Apple taps TSMC to build custom iPhone 5G modem in 2023. A competitive advantage is what you do so much more efficiently and better than your competitors. In the case of Apple, it’s the integration of hardware and software. Within hardware, it’s a combination of so many things, including chip, industrial design and supply chain. Reliant on Qualcomm for the modem chip in the iPhone, Apple decided to be more independent and bring deeper integration by designing its own chip and outsourcing the production to TSMC. Think about it this way. Apple became the most valuable firm in the world while relying on others for parts of their products. Now they gained the capability to own most of the production process. What a company.

Starbucks has opened a store with Amazon Go.At this store, customers that have ordered ahead of time via the Starbucks app can walk in, look to see if their order is ready via the large digital Order Status sign, pick up their drink and walk out. They can also use their Amazon app or credit card to scan into the store and pick up a Dominique Ansel pastry (or a number of other New York City-specific items Ess-a-Bagel), Amazon Kitchen sandwich or sushi roll from the marketplace and just walk out. Once they exit the store with the item, they’ll be charged via their Amazon account via the Amazon Just Walk Out Technology as seen in the Amazon Go stores.” The more Amazon tests this technology, the better it will become. A few years from now, they’ll be miles ahead of others in reimagining the retail experience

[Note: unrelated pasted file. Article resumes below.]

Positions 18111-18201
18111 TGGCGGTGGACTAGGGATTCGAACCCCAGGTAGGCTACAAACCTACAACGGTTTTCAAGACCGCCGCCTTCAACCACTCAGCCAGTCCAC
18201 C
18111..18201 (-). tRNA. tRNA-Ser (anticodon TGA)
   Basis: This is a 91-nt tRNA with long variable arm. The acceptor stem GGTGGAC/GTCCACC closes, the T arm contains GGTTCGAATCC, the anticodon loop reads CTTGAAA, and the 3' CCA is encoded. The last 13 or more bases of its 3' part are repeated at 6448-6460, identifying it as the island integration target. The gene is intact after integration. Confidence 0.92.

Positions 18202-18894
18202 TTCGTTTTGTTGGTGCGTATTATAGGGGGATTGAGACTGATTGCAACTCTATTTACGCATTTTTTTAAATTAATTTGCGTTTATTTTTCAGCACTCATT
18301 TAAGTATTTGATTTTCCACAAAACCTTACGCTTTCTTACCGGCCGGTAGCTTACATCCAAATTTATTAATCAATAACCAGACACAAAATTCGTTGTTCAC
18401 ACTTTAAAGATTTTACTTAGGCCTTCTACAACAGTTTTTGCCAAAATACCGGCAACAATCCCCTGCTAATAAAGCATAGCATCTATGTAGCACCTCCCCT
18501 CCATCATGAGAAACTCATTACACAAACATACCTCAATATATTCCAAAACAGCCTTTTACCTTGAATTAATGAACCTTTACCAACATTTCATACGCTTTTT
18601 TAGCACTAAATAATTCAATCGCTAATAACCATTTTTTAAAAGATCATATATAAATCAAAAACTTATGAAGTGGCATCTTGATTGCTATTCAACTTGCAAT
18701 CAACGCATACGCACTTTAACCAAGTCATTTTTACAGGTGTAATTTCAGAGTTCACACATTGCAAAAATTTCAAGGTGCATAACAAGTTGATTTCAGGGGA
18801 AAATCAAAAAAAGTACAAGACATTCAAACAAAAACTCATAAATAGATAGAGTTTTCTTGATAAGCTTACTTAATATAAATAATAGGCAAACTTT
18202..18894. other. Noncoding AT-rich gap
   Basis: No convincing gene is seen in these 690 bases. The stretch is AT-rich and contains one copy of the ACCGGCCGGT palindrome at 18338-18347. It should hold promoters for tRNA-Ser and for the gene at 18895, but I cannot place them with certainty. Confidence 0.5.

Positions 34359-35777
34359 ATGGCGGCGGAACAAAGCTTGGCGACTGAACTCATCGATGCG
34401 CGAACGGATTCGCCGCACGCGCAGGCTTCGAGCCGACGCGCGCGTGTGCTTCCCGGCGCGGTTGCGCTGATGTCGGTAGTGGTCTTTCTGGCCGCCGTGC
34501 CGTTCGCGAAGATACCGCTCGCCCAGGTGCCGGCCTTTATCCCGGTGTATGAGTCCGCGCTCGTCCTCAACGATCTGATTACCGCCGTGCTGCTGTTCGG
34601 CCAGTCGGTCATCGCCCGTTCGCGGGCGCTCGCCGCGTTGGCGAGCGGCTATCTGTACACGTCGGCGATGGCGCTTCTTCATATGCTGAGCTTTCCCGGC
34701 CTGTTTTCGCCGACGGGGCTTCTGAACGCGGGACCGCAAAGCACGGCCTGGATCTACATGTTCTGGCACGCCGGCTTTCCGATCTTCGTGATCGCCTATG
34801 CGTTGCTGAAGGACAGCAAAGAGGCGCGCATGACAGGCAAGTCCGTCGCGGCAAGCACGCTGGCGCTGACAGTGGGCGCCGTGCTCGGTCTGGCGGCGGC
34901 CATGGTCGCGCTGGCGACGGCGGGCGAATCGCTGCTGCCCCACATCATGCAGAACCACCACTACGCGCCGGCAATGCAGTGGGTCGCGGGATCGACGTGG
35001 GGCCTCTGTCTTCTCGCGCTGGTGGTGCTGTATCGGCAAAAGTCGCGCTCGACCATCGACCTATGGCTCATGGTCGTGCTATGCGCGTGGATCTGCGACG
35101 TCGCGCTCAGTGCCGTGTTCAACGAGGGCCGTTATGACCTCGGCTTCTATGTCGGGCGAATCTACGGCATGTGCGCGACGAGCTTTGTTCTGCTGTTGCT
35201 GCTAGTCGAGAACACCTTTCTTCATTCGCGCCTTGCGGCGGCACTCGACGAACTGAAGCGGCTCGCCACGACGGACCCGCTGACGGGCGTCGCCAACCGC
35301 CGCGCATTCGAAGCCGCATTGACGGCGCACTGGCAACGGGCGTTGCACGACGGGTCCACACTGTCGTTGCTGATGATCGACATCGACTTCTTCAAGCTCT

AmEx Pitched Business Customers a Tax Break That Doesn’t Add Up. Another shady exercise by a major financial institution.

An interesting write-up on Visa from Greenskeeper Asset Management

Other stuff I found interesting